STYLE OF RESEARCH REPORTS
Research reports are considered formal professional communication. As such, there is little emphasis on a lively style, although, of course, there is no objection to writing that is pleasing and interesting. The primary goals of professional communication are accuracy, clarity, and completeness. The rough draft of any research report should be edited to ensure that all data is correctly presented, that all equipment is listed, that all results are properly detailed. As an aid to the reader, headings indicating at least the major section of the report should be used, and all data should be presented under the proper headings. In addition to their function of suggesting to the reader the contents of each section, headings enhance the formal appearance and professional quality of the report, increase to some degree the writer's credibility by reflecting a logical and methodical approach to the reporting process, and eliminate the need for wordy transitional devices between sections.
Research data should be presented in a way that places proper emphasis on major aspect of the project. For different readers different aspects will take on different degrees of importance, and some consideration should be given to structuring research reports differently for different audiences. Management, for example, will be most concerned with the results of a research project, and thus the results section should be emphasized, probably by presenting it immediately after the problem section and before the procedures section. Other researchers would be most interested in the procedures section, and this should be highlighted in writing up research projects for publication in professional journals or for presentation at professional conferences. For non-technical readers and federal agencies, the implications of the results might be the most important consideration, and emphasis should be placed on the discussion of the report for this readership.
For additional clarity and emphasis, major results should be presented in a visual format -- tables, charts, graphs, diagrams -- as well as in a verbal one.
Beyond checking the report for clarity and accuracy in the presentation of technical data, the author of a research report should review for basic grammatical and mechanical accuracy. Short sentences are preferable to long in the presentation of complex information. Listings should be used to break up long passages of prose and to emphasize information. The research writer should try to use the simplest possible language without sacrificing the professional quality of the report. Although specialized terms can be used, pretentious jargon should be avoided. A finished research report should be readable and useful document prepared with the reader in mind.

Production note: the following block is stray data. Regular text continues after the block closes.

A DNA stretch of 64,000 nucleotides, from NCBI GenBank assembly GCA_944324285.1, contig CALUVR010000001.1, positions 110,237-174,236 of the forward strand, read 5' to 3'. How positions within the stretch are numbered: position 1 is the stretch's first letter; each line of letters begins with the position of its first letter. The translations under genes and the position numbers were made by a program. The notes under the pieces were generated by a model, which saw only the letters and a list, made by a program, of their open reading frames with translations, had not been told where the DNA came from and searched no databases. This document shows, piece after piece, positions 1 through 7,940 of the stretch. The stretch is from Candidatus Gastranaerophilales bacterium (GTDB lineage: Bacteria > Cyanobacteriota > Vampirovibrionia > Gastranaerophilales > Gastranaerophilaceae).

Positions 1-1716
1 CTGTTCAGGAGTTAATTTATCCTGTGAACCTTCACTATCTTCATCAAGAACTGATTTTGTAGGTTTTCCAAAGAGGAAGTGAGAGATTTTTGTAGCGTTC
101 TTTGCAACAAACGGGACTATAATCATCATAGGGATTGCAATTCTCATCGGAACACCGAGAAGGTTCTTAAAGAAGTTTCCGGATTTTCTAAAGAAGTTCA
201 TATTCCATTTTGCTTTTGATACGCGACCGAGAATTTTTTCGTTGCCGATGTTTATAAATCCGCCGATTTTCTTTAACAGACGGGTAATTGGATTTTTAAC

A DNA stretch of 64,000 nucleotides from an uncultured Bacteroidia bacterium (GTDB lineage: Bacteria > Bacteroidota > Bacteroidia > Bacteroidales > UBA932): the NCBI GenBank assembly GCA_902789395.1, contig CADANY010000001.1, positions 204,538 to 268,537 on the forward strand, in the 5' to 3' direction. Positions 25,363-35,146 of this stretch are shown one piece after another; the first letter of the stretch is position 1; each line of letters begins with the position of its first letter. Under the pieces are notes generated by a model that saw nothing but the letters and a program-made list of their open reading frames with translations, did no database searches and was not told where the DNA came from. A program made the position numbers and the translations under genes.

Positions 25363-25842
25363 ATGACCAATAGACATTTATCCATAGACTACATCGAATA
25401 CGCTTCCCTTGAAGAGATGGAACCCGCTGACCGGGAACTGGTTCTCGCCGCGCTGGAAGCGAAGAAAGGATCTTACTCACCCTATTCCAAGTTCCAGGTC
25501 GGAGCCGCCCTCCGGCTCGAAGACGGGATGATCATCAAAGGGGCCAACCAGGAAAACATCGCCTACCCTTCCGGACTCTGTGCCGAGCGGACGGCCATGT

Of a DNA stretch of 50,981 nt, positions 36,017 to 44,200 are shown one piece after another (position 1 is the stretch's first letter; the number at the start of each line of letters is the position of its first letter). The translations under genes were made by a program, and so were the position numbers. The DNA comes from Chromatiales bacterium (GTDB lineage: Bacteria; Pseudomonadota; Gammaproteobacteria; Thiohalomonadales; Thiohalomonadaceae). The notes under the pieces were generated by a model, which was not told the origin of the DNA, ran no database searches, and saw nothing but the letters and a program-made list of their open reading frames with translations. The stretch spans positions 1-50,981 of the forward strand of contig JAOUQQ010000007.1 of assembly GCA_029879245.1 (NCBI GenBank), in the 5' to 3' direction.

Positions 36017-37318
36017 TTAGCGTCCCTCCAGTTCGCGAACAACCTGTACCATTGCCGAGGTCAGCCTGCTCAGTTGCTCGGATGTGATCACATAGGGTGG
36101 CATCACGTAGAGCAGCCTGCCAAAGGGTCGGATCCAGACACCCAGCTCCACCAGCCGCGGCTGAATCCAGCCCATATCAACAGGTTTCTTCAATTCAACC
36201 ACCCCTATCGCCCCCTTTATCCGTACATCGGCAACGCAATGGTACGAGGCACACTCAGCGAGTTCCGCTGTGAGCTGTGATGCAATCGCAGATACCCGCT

Although we struggle with research reports in high school, dread them in college, and are often burdened by them in our professional live, learning to live comfortably with them is a relatively easy task. A positive attitude (i.e. one that seem the oral or written presentation of research results as of equal importance to the data-gathering process); an orderly approach which includes prewriting (i.e., before any actual research is done, the researcher should try to get down on paper as much about the subject under investigation as possible) and a formal research report structure as the framework for the investigation; and a reasonable approach to the actual writing process including editing for accuracy and clarity, will help one to produce effective research reports efficiently.
n. the scientific study of man, including his physical characteristics, the origin and development of races, and the cultures, customs and beliefs of mankind 人类学
a. in using a style designed to impress or persuade 修辞（学）的
a. complete in all respects
n. an inclination to think or behave in a certain way
n. idea or suggestion put forward as a staring point for reasoning or explanation 假设
a. opposite to and unable to exist together with 对立（面）的
a. arranged or done according to a clear plan or method; orderly and systematic
n. ordinary written language, in contrast to poetry
a. claming (in an unpleasant way) to have importance, artistic value or social rank that one does not really possess 矫饰的，做作的
n. technical words expert use to discuss their subjects 行话
Phrase & Expressions
on the job
while working; at work
break down into
separate into different kinds; divide into types
a variety (of)
a number or collection of different sorts of the same general type
form as a whole; constitute
being discussed; begin given thoughtful attention
as being what is indicated or suggested; in itself or in themselves
begin to have; assume
rewrite in a fuller, better organized way; give a full written account of
write, record (usu. quickly or with difficulty)